The prospect of driverless cars is drawing ever closer, as advances in technology continue to break down barriers previously holding back this futuristic concept. But considering the dive into the unknown, and perceived loss of control, that driverless cars would bring about, are people ready to rely so heavily on machinery when climbing behind the wheel?
Northern Connectors recently carried out a survey to examine perceptions of this emerging trend among people of all generations, and the findings uncovered some serious concerns among all respondents about the safety of giving up the control of a vehicle.
Perhaps surprisingly, respondents falling into Generation X – those born between 1961 and 1981 – were much more positive about the prospect of driverless cars than their younger counterparts.
According to the findings, 33% of millennials – categorised as those born after 1982 – answered ‘no’ when asked if they would own a driverless car in the future if they became openly available, compared to 29% of Generation X. While both generations show a widespread reluctance to test out this new technology, the fact that older people are more willing to try it out is a point of interest.
Millennials are commonly thought of as the most tech-savvy generation, but this widespread and often constant use of tech devices may have made younger individuals wiser to the potential issues that could arise in driverless vehicles.
Almost two-thirds (65%) of respondents cited safety issues as the main disadvantage of driverless cars, while almost half (49%) were worried that machines could struggle with ethical decisions that may present themselves on the road. Half of the 824 respondents agreed that there would be uncertainty over who would be held responsible in the event of a collision.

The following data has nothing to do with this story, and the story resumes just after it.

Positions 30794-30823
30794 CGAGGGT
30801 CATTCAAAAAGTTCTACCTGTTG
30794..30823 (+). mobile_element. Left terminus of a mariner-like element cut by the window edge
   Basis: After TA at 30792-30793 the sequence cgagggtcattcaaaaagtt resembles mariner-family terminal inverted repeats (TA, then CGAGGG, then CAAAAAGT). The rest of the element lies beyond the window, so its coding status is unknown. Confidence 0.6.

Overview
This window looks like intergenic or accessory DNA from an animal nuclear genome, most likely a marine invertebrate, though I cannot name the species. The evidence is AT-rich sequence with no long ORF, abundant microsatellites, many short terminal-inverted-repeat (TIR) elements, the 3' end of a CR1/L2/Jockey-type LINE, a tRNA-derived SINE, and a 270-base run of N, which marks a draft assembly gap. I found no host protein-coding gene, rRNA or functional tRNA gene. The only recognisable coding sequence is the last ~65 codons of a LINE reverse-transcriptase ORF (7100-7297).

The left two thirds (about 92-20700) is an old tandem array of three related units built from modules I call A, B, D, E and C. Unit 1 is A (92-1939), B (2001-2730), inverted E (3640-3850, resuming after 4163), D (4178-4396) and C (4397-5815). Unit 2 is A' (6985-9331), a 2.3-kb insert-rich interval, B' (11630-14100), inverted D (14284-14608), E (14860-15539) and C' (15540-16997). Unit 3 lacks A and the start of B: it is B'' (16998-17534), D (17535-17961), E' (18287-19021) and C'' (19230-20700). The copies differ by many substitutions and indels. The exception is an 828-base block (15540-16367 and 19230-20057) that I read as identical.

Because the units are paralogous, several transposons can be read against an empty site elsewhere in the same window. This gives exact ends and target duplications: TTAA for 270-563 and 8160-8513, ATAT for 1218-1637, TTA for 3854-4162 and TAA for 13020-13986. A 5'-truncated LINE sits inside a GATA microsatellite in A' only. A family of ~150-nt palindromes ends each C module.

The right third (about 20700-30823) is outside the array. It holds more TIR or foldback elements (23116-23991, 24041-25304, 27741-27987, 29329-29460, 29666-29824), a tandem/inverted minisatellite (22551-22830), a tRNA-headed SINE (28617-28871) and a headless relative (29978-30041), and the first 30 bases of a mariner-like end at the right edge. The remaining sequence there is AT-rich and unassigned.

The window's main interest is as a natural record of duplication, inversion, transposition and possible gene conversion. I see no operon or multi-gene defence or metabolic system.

What’s more, just under two-thirds of respondents (64%) said they would currently rather own a manual car than a driverless one, with many citing their enjoyment of driving and the freedom it affords them as their main reasons for this. Others claimed they do not trust technology and believe manual driving is much safer.
The survey’s findings also pointed to worries regarding the practical issues regarding electronic vehicles. More than three-quarters (77%) cited difficulties with recharging, whereas two thirds (66%) blamed long recharging times among the reasons for their concerns.
Despite these reservations, most respondents said they expect the use of both driverless and electric cars to increase in the future. Two-thirds of respondents (67%) said they believe driverless cars will be either quite popular or very popular in the years ahead. Reduced driver fatigue and a reduction in drink or drug driving accidents emerged as the main advantages of driverless vehicles.
Our findings show that while significant strides are being made to bring both driverless and electric cars to the wider market, many people are fearful about the unknown.
Can a driverless car decide whether to swerve to avoid a collision if it meant hitting another car? Who will be held responsible if a driverless car causes a crash? How long will it take to recharge an electric battery? Could it run out halfway through a journey?
These are all valid questions for which people will want answers to before they are able to place their trust in the new technologies. Once these fears are allayed, however, it seems the new vehicles will be much more widely embraced.
Sourced by Scott Jones, technical manager at Northern Connectors
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